A drug court is a specialized court docket program that targets criminal defendants and offenders, juvenile offenders, and parents with pending child welfare cases who have alcohol and other drug addiction and dependency problems (Drug Courts, National Institute of Justice, retrieved August 2017).
According to Drug Courts (Bureau of Justice Assistance, National Institute of Justice, and Office of Juvenile Justice and Delinquency Prevention, May 2018):
- Adult drug courts employ a program designed to reduce drug use relapse and criminal recidivism among defendants and offenders through risk and needs assessment, judicial interaction, monitoring and supervision, graduated sanctions and incentives, treatment and various rehabilitation services.
- Juvenile drug courts apply a similar approach that is tailored to the needs of youth with substance use disorders. These programs provide youth and their families with counseling, education and other services to: promote immediate intervention, treatment and structure; improve level of functioning; address problems that may contribute to drug use; build skills that increase their ability to lead drug-and crime-free lives; strengthen the family's capacity to offer structure and guidance; and promote accountability for all involved.
- Family drug courts emphasize treatment for parents with substance use disorders to aid in the reunification and stabilization of families affected by parental drug use. These programs apply the adult drug court model to cases entering the child welfare system that include allegations of child abuse or neglect in which substance abuse is identified as a contributing factor.
The National Institute of Justice’s Multisite Adult Drug Court Evaluation (MADCE) found that: Drug court participants reported less drug use (56 percent versus 76 percent) and were less likely to test positive for drug use (29 percent versus 46 percent) than the comparison probationers. Participants also reported less criminal activity (40 percent versus 53 percent) and had fewer rearrests (52 percent versus 62 percent, but not statistically significant difference) than the comparison probationers.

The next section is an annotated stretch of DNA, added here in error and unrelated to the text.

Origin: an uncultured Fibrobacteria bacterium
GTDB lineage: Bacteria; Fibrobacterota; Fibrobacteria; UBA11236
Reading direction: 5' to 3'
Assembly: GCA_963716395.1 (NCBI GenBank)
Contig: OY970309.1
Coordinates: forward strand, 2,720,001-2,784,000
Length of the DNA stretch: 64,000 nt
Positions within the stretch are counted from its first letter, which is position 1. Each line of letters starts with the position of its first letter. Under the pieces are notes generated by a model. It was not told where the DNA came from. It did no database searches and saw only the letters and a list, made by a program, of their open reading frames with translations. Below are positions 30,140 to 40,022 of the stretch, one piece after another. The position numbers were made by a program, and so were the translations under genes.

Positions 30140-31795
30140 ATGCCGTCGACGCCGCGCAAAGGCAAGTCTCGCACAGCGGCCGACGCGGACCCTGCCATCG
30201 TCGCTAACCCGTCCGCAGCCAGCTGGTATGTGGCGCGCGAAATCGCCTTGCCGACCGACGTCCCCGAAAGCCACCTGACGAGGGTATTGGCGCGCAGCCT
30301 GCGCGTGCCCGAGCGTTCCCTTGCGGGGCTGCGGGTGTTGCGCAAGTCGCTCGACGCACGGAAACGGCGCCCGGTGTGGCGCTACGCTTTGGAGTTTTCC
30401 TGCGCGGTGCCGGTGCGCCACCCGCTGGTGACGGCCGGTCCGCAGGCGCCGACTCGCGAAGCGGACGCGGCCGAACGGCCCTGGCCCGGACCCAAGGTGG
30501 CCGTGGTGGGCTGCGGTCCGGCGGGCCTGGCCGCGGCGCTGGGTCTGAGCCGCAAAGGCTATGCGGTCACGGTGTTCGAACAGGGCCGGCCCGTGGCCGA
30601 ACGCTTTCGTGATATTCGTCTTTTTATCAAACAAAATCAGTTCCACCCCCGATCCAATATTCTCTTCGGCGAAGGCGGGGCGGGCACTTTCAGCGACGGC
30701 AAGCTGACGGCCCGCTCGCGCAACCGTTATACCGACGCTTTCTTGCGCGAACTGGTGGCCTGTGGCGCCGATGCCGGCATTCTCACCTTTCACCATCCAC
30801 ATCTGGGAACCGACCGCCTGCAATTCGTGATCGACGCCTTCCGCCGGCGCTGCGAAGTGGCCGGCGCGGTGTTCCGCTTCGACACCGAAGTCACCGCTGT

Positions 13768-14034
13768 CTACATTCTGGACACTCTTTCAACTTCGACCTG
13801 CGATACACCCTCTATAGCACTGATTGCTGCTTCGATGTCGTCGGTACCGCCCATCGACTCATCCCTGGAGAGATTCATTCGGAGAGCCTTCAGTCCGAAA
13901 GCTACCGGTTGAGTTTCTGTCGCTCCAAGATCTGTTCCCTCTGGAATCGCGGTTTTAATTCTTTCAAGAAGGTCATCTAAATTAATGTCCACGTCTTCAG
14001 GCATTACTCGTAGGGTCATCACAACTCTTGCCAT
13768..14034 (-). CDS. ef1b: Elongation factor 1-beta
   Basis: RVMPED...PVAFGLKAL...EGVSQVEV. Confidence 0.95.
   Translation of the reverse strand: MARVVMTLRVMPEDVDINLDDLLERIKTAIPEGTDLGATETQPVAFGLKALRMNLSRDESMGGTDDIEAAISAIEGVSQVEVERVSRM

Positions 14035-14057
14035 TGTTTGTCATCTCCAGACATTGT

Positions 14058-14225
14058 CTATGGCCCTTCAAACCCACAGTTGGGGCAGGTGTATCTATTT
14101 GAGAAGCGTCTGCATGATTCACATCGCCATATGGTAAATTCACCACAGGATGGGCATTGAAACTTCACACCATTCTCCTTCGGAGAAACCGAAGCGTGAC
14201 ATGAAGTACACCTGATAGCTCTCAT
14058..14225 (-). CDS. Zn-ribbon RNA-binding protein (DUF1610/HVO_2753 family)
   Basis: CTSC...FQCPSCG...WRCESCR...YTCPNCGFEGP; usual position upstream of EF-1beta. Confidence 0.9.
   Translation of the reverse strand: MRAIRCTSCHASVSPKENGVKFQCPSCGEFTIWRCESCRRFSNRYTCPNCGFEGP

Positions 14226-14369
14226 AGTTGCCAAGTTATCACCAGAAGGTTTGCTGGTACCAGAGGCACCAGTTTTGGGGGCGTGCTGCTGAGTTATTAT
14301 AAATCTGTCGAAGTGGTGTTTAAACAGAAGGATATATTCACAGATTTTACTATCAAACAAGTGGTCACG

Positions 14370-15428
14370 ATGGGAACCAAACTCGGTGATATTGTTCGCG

Additional MADCE research found that drug courts produce an estimated $1.50 in benefits for every dollar in costs. See the following resources to learn more about MADCE and NIJ research related to drug courts:
- Drug Courts
- Cost-Benefit Analysis of Criminal Justice Reforms
- Multisite Adult Drug Court Evaluation page
- The Multi-Site Adult Drug Court Evaluation: Executive Summary
This topical resource on Drug Courts contains the following information:
- Facts and Figures – Includes the latest information and statistics.
- Legislation – A sample of links to online federal and state legislation and testimony.
- Publications – A sample of available resources.
- Programs – Examples of State and local programs and initiatives available online.
- Training and Technical Assistance – A sample of training and technical assistance opportunities available through nationally recognized agencies and associations.
- Grants and Funding – Links to federal funding opportunities.
- Related Resources – Examples of nationally recognized agencies and organizations that provide services or information.